Years later, the book is now out…without the information.   I’m still happy with that decision.

That being said, I’m now going to share information about some nutritional supplements with you.  This information is based on my own research, what I’ve learned over many years.  I’m offering my professional opinion here.  You may not, probably will not, agree with any or all I present.  That’s okay.  The whole subject is very controversial.

The controversy is based on differing opinions between science-based and belief-based groups.  These 2 groups of people  see supplements in different ways.  Belief based people see supplements as natural products which:

promote health

overcome dietary deficiencies

are preferable to FDA products.

Science-based groups see supplements as being:

of questionable value

and of questionable safety.

I could continue on about this conflict for another 10,000 words…but I’m not.

There are many, many supplements out there.  The questions to ask yourself are 2:

Which of these products  should I take and how often?

I recommend that, whatever you choose, make sure the products come from reputable companies whose products are routinely tested by independent laboratories for purity.  You want to be able to purchase a vitamin, mineral, or other supplement,   composed of chemicals which are listed on the label.

You want your supplements to be manufactured by companies which have independent laboratories buy their vitamins or supplements off the shelf, test them in their own facilities, and publish the results.

There are many, many books out there recommending vitamins, minerals, etc.  The authors of these books will list the products and then tell you how much and when to take them.  I won’t  duplicate this information.  What I’m doing is telling you what I use, and why I use it.  Nobody is paying me to recommend these products to you.  I’m not selling them, either.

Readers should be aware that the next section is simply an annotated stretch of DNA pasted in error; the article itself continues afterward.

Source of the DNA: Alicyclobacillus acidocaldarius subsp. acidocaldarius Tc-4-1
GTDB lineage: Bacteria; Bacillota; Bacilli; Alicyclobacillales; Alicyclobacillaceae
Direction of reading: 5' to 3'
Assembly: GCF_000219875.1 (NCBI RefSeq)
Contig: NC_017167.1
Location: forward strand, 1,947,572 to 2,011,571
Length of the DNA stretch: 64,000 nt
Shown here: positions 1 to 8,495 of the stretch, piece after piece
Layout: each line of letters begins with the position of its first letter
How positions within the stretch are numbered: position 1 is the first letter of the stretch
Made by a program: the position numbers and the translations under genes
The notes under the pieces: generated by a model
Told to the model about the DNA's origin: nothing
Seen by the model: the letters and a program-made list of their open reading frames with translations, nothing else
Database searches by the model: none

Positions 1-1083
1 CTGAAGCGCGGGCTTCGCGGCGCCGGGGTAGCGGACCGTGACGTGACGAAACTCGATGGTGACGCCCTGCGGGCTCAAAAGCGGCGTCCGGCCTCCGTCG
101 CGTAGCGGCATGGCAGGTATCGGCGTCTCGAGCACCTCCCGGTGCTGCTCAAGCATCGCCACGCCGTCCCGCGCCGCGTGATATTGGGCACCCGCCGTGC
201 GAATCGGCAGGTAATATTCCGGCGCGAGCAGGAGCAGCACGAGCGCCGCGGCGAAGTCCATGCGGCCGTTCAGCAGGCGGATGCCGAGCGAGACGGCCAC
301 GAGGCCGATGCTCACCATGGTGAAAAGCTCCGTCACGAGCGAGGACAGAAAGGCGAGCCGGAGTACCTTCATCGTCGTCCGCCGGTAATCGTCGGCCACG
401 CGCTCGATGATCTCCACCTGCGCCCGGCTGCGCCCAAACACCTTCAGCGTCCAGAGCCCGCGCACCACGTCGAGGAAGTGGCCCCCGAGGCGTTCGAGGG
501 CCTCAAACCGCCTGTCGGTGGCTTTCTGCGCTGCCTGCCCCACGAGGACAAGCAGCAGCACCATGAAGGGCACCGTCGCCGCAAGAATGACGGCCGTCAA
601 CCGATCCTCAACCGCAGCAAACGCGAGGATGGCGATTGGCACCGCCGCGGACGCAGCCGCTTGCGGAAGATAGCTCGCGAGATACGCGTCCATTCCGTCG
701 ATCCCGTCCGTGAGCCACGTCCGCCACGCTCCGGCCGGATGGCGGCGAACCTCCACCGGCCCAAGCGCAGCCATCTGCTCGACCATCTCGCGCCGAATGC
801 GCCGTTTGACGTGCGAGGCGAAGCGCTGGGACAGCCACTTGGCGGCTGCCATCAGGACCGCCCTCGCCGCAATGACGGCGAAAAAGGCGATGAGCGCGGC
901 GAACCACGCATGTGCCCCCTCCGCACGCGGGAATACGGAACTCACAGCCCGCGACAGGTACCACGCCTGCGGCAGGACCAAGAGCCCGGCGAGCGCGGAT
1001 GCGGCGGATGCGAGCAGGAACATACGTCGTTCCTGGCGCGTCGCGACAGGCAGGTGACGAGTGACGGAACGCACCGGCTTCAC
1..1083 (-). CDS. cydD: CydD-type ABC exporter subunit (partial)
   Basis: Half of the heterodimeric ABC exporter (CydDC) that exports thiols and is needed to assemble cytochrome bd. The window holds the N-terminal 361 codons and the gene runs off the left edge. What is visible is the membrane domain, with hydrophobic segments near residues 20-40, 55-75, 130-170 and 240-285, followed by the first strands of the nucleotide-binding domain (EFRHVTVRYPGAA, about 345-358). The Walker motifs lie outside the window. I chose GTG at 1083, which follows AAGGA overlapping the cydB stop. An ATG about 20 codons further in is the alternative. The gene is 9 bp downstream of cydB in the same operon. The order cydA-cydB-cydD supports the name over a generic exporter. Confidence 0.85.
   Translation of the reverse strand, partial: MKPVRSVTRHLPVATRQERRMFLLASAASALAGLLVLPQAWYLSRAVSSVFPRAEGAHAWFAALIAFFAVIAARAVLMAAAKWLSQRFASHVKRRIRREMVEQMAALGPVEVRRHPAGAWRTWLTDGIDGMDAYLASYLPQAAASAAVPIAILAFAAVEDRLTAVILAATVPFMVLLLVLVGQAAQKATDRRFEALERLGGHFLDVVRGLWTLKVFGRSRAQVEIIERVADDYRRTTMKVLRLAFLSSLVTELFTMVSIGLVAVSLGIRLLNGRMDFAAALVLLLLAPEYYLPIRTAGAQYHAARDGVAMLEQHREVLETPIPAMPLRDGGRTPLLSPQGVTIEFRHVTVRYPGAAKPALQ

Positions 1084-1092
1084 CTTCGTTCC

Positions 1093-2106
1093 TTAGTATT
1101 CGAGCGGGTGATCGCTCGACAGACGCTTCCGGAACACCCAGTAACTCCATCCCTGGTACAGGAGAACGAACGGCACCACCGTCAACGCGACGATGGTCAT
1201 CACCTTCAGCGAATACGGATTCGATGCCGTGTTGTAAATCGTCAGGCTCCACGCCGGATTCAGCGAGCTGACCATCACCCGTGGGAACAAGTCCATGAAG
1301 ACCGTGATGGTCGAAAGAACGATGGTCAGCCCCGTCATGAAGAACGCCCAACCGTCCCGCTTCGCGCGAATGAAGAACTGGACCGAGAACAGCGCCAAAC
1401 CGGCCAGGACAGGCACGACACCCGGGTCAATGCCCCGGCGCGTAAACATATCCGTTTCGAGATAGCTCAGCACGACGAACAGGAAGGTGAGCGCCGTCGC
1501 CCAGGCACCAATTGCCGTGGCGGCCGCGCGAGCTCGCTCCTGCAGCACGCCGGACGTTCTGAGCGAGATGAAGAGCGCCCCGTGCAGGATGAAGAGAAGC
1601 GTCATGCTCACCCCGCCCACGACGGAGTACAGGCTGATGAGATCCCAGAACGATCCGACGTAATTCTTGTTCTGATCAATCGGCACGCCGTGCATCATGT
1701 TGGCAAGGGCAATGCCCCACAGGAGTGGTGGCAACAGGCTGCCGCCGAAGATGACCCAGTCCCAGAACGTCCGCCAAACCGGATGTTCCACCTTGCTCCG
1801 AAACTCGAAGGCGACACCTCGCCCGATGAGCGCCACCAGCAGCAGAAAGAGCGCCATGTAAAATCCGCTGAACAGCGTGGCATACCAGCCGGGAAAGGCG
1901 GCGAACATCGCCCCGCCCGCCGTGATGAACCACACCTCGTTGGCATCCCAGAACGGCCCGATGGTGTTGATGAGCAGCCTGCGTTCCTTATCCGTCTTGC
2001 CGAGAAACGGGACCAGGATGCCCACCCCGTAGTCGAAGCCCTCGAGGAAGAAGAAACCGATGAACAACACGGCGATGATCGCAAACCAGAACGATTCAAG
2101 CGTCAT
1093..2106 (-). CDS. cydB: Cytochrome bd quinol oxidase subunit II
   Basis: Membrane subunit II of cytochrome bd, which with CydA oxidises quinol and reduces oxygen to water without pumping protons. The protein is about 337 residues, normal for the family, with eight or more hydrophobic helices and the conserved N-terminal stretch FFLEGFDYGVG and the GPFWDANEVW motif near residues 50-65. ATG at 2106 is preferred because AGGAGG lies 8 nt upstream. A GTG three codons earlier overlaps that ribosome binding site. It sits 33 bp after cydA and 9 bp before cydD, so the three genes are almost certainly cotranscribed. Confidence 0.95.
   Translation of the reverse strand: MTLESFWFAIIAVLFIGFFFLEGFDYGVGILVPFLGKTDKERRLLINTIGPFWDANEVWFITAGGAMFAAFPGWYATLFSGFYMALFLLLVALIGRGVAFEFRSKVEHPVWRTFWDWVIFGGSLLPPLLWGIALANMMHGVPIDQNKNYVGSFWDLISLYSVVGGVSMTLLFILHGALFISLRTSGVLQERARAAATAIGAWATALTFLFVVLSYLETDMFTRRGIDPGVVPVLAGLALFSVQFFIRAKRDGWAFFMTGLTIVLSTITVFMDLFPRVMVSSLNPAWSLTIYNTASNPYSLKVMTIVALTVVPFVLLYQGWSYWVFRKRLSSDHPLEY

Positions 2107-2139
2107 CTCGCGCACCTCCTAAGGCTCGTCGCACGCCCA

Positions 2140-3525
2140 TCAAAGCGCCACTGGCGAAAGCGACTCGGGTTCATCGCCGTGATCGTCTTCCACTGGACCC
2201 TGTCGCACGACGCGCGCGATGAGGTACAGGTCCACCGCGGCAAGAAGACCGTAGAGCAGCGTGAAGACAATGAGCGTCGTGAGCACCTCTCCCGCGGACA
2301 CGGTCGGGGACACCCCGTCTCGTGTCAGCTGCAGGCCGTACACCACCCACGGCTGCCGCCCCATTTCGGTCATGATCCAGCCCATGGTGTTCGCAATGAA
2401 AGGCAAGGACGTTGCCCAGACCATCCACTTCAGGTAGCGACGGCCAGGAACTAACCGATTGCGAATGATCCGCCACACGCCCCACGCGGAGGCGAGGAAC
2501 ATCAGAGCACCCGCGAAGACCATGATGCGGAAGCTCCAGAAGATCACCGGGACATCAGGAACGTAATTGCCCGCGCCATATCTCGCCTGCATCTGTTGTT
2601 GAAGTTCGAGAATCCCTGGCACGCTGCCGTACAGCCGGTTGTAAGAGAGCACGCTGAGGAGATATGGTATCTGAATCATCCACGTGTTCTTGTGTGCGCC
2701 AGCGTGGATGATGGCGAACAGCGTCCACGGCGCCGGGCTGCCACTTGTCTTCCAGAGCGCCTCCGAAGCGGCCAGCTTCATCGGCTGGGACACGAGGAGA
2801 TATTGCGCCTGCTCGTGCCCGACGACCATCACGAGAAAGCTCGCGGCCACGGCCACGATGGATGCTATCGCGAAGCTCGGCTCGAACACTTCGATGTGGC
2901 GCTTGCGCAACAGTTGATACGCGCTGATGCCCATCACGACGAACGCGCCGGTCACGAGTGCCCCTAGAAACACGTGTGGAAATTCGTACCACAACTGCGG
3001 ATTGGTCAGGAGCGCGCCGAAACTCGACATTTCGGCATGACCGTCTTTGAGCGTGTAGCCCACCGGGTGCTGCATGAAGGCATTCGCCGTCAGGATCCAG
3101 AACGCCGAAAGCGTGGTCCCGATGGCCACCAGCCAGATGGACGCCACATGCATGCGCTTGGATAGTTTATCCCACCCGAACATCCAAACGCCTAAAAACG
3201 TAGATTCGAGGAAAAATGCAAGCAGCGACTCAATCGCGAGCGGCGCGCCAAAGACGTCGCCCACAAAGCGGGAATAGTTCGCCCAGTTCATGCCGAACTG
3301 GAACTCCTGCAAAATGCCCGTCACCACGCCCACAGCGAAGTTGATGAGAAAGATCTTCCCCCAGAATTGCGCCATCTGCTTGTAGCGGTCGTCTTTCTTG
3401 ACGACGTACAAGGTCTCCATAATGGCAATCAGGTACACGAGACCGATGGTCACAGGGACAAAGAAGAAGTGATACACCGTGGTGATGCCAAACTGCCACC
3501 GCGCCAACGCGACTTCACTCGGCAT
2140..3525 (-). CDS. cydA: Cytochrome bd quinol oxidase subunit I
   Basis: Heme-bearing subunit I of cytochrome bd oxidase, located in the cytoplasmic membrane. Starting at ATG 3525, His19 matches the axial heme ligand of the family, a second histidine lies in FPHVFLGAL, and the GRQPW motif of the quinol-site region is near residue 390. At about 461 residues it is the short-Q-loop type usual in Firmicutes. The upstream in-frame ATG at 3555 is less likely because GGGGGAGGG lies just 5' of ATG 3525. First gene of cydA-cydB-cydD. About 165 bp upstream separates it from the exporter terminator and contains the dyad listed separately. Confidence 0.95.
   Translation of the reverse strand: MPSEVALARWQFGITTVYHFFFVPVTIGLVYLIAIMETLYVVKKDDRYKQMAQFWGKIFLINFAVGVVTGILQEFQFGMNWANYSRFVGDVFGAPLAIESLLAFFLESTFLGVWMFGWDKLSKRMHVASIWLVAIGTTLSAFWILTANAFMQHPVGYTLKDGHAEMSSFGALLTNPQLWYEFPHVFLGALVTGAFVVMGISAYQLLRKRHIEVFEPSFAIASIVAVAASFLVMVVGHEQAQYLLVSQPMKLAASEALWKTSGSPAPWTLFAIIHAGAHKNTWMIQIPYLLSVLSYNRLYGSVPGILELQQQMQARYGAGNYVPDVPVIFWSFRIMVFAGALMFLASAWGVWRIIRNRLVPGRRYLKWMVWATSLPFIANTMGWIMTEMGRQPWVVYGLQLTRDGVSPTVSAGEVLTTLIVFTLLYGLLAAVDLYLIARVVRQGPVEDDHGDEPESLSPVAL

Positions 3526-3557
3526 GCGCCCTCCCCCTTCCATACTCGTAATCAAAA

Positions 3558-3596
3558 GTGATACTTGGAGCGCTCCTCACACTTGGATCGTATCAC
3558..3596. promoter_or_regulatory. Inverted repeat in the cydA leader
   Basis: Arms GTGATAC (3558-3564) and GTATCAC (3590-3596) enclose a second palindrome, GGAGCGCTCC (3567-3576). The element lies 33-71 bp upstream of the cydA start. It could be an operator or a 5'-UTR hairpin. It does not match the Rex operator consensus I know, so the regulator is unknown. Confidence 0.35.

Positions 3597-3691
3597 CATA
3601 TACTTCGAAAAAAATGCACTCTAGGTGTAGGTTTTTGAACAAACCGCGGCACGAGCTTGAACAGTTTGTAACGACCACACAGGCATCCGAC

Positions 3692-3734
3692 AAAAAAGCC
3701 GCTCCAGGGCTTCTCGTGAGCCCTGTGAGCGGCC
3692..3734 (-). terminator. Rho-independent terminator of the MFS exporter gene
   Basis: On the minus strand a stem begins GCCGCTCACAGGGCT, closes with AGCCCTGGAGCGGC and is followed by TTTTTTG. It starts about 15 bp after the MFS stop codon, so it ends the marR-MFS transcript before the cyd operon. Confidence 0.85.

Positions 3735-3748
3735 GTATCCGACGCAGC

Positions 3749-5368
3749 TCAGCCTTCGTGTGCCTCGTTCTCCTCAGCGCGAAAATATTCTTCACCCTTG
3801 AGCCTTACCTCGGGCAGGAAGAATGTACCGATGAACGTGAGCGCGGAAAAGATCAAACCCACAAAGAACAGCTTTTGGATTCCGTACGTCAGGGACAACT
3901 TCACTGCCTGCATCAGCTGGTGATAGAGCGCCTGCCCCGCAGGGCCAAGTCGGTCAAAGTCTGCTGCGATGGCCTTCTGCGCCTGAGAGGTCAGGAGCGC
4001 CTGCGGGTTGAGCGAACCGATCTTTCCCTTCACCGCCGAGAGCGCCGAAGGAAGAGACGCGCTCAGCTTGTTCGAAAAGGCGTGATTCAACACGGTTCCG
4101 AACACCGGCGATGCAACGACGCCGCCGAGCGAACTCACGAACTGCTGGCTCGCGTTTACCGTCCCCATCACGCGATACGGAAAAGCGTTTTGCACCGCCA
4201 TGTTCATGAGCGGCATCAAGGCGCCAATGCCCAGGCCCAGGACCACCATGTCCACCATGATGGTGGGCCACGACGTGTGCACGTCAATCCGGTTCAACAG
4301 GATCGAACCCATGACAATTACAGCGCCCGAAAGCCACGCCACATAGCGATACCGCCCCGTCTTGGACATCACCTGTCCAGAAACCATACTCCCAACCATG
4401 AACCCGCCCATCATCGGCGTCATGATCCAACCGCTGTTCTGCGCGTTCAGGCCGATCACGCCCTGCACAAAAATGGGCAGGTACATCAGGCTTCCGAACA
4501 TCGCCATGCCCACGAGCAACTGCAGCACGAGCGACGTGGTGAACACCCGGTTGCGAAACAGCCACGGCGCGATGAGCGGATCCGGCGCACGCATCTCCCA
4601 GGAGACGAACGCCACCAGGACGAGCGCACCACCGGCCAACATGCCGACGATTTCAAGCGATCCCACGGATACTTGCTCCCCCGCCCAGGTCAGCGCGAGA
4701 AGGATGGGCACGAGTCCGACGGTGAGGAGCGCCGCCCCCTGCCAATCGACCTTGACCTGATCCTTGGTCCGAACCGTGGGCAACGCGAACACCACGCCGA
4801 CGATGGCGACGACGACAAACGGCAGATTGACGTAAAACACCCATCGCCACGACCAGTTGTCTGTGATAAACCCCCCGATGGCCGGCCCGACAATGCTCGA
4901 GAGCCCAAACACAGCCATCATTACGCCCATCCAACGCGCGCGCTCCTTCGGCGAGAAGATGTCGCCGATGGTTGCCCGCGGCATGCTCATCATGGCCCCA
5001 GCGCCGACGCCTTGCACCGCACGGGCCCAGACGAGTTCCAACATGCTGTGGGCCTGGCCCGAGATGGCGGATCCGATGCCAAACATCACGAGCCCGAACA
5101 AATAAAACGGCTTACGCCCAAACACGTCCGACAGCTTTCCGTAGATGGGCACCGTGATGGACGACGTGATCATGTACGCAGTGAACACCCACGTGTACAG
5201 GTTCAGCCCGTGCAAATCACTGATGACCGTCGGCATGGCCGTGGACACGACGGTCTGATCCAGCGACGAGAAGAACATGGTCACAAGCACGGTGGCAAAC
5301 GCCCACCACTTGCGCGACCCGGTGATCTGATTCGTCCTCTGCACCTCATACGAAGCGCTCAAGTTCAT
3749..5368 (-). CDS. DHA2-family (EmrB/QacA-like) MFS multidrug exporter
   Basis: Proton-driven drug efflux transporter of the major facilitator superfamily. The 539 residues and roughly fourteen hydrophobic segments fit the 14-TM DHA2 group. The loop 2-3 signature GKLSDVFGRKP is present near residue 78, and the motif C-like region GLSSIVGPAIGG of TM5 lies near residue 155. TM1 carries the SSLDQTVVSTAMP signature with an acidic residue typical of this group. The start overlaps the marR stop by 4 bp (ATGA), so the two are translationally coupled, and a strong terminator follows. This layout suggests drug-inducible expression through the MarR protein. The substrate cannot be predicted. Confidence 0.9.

These are simply  the best products I can find.

The first product is one that I feel virtually everyone should be taking.

Wiley’s Finest Wild Alaskan Fish Oil is an Omega-3 Oil.  It’s processed from Alaskan Pollack grown in a well managed fishery.  The fish is turned into oil and purified, then bottled and shipped out.  This Omega 3 Oil is 100% American made.

If you can’t find Wiley’s Finest Wild Alaskan Fish Oil in a store near you, contact Village Apothecary, Woodstock, NY, 12498 and they’ll ship it to you.

I’m really sold on Omega 3 oils.  If you are only going to take one thing…make it Wiley’s Finest Wild Alaskan Fish Oil.

Everyone recommends multivitamins.  A multivitamin is a basic in our culture now. Like all the other health care professionals, nutritionists, etc. I recommend that we all, at least, take multivitamins.

I take multivitamins every day with lunch.

The multivitamin I take is manufactured in Boulder, Colorado by Nutriplex, a woman-owned, organic company.  All Nutriplex products offer whole food nutrition with superior quality and nutritional standards.  All Nutriplex products are formulated from evidence-based research.

The name of the Nutriplex multivitamin is Whole Food.

I take 3 Nutriplex products daily:


Whole Food


Whole Food is the multivitamin that everyone recommends.  .

BFood is a formula offering B-vitamin nutrition.

I take other nutritional products as well, but these are the basic ones I take.  I rely on these products to do the job they need to do.

I hope you feel the same way about the supplements you take.

Thanks for reading this blog.

Please refer this article to your preferred social media network.

My book “A Healer’s Handbook” can be found on Amazon.

Thurman Greco



Sleep for a Healthy Lifestyle

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As a reflexology practitioner, it’s important that you stay as healthy as possible.    When you  take care of your body, you  inspire your client partners to take care of theirs.

Many conditions  lurk unnoticed for years to develop in the body before they are recognized for what they are:  diseases that, in the early stages, are seen as fatigue, headaches, insomnia.

But, whatever these conditions are called, they are actually ongoing health issues that no one has solved.  Often, we just ignore these problems.

“I just need to learn to live with this……” is a remark I hear often.  The problem is common, persistent, chronic.